Choosing the right groundsheet and flooring for your awning isn't quite as simple as it sounds. A number of different options exist, each with their own pros and cons. Some options are also banned at various camp sites and caravan parks, so it's important to take your travelling habits into account before you choose your awning flooring.
Traditional ground sheets
There ground sheets can be bought either in fixed sizes or cut to fit your awning and are generally composed of PVC or polyethylene. They are cheap, versatile, and very tough. They can also be fitted in minutes, either by affixing them to the ground with pegs, or to the awning walls and support poles to provide an effective barrier against insects. These ground sheets are completely waterproof and will effectively keep mud and moisture out of your awning; although, they will perish more quickly if not allowed to dry fully before being stowed away.
Unfortunately, this option is rapidly becoming limiting for caravan owners who prefer to stay at privately owned caravan parks. Because these ground sheets block out all UV light, they can kill patches of grass very quickly, and many caravan parks and camp sites have chosen to ban them except on hard-standing pitches. If you're more into wild camping or travelling in the bush, they are a much better option, especially when it comes to keeping out some of the nastier bugs and spiders..
Eco-friendly ground sheets
A more environmentally-friendly alternative to plastic ground sheets, these ground sheets are generally made from polyester and vinyl and are perforated to allow sunlight to reach grass and other plants beneath. These sheets are inexpensive and can be bought cut to size; although, they are slightly more difficult to cut at home than regular ground sheets. They are largely immune to rot and will not perish for many years, but they can be prone to attracting mildew while left in storage.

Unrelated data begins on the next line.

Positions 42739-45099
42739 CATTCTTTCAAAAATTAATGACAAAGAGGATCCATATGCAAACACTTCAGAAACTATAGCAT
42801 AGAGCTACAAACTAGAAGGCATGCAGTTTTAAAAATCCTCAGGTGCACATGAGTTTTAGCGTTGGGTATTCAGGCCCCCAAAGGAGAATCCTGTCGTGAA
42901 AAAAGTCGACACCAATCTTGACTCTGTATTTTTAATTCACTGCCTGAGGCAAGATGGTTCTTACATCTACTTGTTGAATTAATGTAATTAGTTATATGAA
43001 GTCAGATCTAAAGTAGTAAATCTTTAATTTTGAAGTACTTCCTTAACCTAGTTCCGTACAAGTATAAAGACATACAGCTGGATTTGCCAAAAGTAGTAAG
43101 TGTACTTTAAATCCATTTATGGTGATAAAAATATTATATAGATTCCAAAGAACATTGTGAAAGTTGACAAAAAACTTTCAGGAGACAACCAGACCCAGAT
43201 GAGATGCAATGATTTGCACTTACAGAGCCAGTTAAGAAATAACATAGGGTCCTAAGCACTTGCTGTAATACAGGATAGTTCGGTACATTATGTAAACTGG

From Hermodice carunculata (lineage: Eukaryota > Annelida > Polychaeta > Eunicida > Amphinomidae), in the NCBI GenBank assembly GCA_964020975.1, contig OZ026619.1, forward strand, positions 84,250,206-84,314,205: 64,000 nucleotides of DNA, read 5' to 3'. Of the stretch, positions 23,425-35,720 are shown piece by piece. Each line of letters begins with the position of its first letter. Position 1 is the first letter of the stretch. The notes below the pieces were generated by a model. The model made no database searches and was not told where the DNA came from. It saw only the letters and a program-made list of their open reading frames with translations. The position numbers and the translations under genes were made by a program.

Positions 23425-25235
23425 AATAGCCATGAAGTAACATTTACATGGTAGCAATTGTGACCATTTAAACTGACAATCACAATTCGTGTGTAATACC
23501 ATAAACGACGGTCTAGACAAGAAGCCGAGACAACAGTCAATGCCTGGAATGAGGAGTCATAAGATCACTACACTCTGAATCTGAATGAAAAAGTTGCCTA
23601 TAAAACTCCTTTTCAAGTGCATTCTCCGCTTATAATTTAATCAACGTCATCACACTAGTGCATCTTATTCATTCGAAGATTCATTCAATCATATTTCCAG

The obvious downside to this variety of ground sheet is that they are not waterproof, an important consideration in rainy seasons, or when camping in lowlands. The perforations in the sheet are small, and most insects and arachnids will be kept out, but smaller bugs can find their way through these floors. As such, these sheets are more suited to caravan park holidays - many of which now require use of these types of sheets.
Designed to be used alongside a regular ground sheet, these foam pads are available as individual tiles, or can be cut to size by specialist awning retailers. Designed purely for comfort, they don't make suitable water barriers, but when combined with a fitted ground sheet, they can make your awning a very pleasant place to be. When staying on a caravan site or camp site that bans solid ground sheets, the individual tiles make for cheap and easily-moved padding that doesn't kill off large patches of grass. Just remember to keep them as dry as possible, as they tend to absorb large amounts of moisture and are prone to rot.
Slotted laminate or wood flooring
An uncommon but notably luxurious addition to a large awning, these wooden or laminated plastic slats are designed to slot together, allowing you to create large, solid temporary floors without the need for tools. These floors should always be combined with a solid ground sheet to protect them from excessive moisture and should generally be used with a padded underlay for added comfort and evenness.
Obviously, these floors aren't really aimed at the more adventurous company. Equally, to say they are frowned upon at many camp sites would be an understatement, as they wreak havoc on grass after even short stays. However, they really come into their own on hard-standing pitches on caravan sites. Other options don't provide enough padding or thickness to protect feet from uncomfortable hard-standing ground (usually poured concrete or gravel), but slotted flooring provides a very stable and comfortable floor, especially for longer stays. For more information, contact a business such as Wilfords Annexes.